Lemon has become popular in many weight loss fads, like lemon water and apple cider vinegar mixed with lemon juice. So, can lemon actually help with weight loss?

At this time, there is no evidence to support the claims of these weight loss fads. 

2015 study assessed the effects of a “lemon detox diet” on body fat and insulin resistance. They found the lemon detox group and the control detox group had greater changes in body weight and body fat percentage compared to a group without any diet changes. However, the measured changes in weight are likely from calorie restriction both detox groups experienced rather than lemon. What’s more, these detox or very low calorie (VLC) diets are hard to maintain, and you’re likely to regain any weight you lost as soon as you stop the diet. 

There could be weight loss benefits from consuming citrus fruits or citrus extract. A 2020 review of 13 randomized clinical trials noted that citrus fruits have beneficial effects on supporting healthy body weight control. Examples of citrus fruits include oranges, limes, grapefruit, and lemon. 

While the impact of consuming lemons on weight loss is unclear, there are some known health benefits of lemons. Lemons provide vitamin C, antioxidants, and citric acid within the juice and peel. These nutrients can have positive effects on the immune system, skin health, iron absorption, and maintaining joint health

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Are there any risks with adding lemon to coffee?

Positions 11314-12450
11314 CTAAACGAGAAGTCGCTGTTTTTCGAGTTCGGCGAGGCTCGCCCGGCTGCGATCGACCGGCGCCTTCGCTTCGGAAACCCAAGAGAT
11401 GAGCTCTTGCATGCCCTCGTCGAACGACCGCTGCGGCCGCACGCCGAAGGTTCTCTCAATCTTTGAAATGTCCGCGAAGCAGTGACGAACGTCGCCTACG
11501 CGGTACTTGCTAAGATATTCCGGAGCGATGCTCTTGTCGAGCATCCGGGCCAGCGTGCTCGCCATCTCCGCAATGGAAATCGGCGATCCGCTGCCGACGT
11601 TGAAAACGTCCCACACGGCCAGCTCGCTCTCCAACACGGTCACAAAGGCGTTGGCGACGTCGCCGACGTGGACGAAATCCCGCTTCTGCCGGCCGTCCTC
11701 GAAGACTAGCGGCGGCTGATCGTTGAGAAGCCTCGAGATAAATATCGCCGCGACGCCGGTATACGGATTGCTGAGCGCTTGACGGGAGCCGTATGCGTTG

While there may be some health benefits to consuming lemon and coffee separately, there could be a potential risk to regularly consuming them together. 

Both coffee and lemon are naturally acidic which can damage tooth enamel over time. Frequently consuming vitamin C, natural fruit juices, and acidic snacks is associated with more erosive tooth wear. Because of this potential impact on teeth, it is important to consider how frequently you are consuming acidic foods. Be sure to talk with a dentist if you have any questions about the health of your teeth's enamel. 

In addition to affecting your teeth, consuming acidic foods or beverages could take a toll on a sensitive stomach and worsen acid reflux symptoms.

The symptoms of gastroesophageal reflux disease (GERD), also called heartburn or acid reflux, can be triggered by the foods and drinks you have. The exact foods that affect GERD vary from person to person. Still, it is commonly recommended to limit coffee and citrus fruits in people with acid reflux. 

While research suggests coffee and caffeine intake may benefit health, it is important to note the potential health risks of them. High caffeine intake could lead to side effects like:

In addition, caffeine can be addictive leading to withdrawal symptoms if someone suddenly stops consuming it. Caffeine withdrawal symptoms could begin 12-24 hours after last consumed and persist for up to a week. 

It is generally recommended to slowly reduce caffeine intake to avoid withdrawal symptoms. Caffeine withdrawal could cause symptoms such as headachefatigue, low energy, drowsiness, trouble concentrating, irritability, foggy feeling, and depressed mood.

Final word

Remember, while it can feel tempting to look for a quick fix to lose weight, these options are often unsustainable or do not provide the desired effects.